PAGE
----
Changes to business rates
Changes in the government’s 2016 Budget which affect business rates
From 1 April 2016
Billing and rate collection
- The government will work with local councils in England to standardise business rate bills and ensure ratepayers can receive and pay bills online by April 2017
- The aim is that, by April 2022, council business rates systems will be linked to HMRC systems, meaning businesses can manage their rates bills and other taxes in one place.
Update December 2016
A Standard Simplified Business Rates Bill:
The Department is continuing to work with the sector on this commitment, and is aiming to develop and share a model best practice example bill in 2017. The Government does not intend to regulate to enforce any mandatory changes to bill format ahead of April 2017.
Online Payment and Receipt of Business Rate Bills
The Government is committed to ensuring that all ratepayers have the opportunity to both receive and pay bills online. Government intends to make this a mandatory requirement by April 2018.
Long term business rates review
- The summary responses to the long-term review of business rates in England will be published in March 2016.
From 1 April 2017
Small Business Rate Relief:
- Small Business Rate Relief will be doubled (from 50% to 100%)
- Businesses with a property with a rateable value of £12,000 and below will receive 100% relief
- Businesses with a property with a rateable value between £12,000-£15,000 will receive tapered relief
Business rates multiplier
- The threshold for the standard business rates multiplier will be increased to a rateable value of £51,000. Therefore, businesses with properties with a rateable value below £51,000 will pay lower rates.
- There will be a £1,500 business rates discount for office space used by local newspapers in England.
From 1 April 2018
- Local councils can use discretionary relief powers to support public toilets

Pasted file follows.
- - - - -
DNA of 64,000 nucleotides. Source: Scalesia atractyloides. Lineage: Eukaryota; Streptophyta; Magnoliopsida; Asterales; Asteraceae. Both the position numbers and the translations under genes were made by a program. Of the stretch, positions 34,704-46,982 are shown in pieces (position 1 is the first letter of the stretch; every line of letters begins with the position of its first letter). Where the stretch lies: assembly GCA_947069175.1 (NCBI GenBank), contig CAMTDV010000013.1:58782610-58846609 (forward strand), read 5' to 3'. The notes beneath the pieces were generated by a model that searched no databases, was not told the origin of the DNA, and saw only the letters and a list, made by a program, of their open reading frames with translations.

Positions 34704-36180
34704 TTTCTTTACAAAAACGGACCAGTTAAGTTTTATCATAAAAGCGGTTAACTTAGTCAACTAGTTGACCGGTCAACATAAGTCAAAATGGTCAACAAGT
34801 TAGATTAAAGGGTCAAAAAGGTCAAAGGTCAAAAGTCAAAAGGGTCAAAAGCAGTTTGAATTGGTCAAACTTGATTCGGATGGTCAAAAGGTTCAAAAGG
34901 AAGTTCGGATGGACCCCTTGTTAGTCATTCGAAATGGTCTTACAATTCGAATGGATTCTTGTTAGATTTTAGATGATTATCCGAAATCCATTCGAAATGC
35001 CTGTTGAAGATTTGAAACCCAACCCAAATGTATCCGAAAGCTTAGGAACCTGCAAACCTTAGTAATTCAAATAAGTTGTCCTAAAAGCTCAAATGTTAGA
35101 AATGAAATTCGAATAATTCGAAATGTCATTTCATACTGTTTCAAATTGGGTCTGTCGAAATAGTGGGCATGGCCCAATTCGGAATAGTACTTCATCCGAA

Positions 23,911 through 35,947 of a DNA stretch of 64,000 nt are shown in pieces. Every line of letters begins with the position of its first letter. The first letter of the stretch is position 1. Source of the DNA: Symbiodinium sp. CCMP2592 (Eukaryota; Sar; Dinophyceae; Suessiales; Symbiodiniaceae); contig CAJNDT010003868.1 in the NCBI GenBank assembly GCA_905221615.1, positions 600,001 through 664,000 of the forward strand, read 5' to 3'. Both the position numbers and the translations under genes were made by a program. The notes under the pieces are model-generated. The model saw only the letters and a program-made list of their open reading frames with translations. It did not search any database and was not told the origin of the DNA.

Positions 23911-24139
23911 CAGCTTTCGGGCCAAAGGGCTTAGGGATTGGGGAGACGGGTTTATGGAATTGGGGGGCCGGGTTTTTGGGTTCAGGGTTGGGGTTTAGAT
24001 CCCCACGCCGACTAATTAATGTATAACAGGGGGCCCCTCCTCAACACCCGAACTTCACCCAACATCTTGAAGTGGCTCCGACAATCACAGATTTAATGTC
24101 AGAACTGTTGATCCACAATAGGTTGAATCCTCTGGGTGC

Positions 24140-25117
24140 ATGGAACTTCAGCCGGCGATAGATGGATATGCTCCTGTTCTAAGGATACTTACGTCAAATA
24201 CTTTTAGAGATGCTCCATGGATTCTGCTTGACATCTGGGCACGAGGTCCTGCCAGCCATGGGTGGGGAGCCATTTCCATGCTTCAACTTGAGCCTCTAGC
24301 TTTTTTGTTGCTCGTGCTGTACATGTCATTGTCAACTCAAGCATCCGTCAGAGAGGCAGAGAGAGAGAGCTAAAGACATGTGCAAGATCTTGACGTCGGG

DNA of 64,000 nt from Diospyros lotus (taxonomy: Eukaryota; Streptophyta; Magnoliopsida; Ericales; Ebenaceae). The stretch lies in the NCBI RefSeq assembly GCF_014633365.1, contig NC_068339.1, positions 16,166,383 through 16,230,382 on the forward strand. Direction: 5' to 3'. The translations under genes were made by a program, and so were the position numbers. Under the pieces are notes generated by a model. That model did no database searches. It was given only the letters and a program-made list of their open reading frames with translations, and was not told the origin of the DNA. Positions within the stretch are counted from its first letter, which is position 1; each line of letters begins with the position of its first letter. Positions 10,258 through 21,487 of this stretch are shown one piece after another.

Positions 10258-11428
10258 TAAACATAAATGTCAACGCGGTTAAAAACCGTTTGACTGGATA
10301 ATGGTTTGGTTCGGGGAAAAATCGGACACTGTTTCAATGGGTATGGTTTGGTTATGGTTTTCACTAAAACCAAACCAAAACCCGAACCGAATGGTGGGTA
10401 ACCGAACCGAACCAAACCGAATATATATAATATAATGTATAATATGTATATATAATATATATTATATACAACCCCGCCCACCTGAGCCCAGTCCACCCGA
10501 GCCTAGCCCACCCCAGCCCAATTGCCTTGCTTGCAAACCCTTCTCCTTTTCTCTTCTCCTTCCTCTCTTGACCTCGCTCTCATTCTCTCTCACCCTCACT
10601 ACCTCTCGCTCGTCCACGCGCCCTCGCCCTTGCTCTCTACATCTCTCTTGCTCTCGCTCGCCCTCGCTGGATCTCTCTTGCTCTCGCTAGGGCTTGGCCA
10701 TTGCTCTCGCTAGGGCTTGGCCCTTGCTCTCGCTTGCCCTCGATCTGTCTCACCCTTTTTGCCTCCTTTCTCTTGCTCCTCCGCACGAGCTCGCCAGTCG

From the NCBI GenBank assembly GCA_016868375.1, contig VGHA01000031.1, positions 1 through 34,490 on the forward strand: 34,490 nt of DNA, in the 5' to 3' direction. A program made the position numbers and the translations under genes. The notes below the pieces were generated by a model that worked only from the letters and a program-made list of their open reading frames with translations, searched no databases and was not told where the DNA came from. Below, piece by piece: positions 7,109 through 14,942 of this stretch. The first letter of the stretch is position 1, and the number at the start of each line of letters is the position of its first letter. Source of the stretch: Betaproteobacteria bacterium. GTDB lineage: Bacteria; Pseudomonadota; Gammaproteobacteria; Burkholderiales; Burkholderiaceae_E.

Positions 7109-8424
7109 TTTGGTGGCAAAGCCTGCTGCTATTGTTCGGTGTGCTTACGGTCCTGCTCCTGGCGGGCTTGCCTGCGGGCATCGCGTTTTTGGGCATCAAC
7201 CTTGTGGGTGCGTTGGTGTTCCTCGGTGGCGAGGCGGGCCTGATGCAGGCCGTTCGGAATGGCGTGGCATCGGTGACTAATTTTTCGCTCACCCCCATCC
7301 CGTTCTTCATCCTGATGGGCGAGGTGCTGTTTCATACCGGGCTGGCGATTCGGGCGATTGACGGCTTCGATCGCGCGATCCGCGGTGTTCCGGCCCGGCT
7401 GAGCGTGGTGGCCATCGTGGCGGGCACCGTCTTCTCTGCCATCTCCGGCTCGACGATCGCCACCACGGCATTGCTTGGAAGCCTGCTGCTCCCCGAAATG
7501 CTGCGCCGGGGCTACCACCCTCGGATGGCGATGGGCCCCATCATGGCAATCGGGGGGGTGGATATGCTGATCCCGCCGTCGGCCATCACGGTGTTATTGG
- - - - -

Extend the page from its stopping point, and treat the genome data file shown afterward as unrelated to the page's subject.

From April 2020
Annual indexation of business rates
- There will be a switch in the annual indexation of business rates from the Retail Price Index (RPI) to the Consumer Price Index (CPI), which is the main measure of inflation. CPI is generally lower, therefore taxes for all businesses paying rates should reduce.
Business rate revaluations
- The government aim to introduce more frequent business rate revaluations (at least every three years).
Small Business Rate Relief
- The government aim to consider the feasibility of replacing Small Business Rate Relief with a business rates allowance for small businesses.
- This will take place after council systems and HMRC systems are linked (which is aimed to be done by April 2022)
Business rates retention
In the Autumn Statement 2015, the government announced that:
- Local councils will keep the business rates they collect (councils with lower income due to this will be compensated)
- Local councils will have the power to cut business rates to boost growth
- Elected Mayors will have the power to levy a business rates premium for local infrastructure projects
There are no firm timescales on this yet, though it is expected before 2020.
The impact of these measures will be considered as part of the government’s consultation on 100% Business Rates Retention, scheduled for summer 2016.
The government will trial approaches to 100% Business Rates Retention in Manchester, Liverpool and London.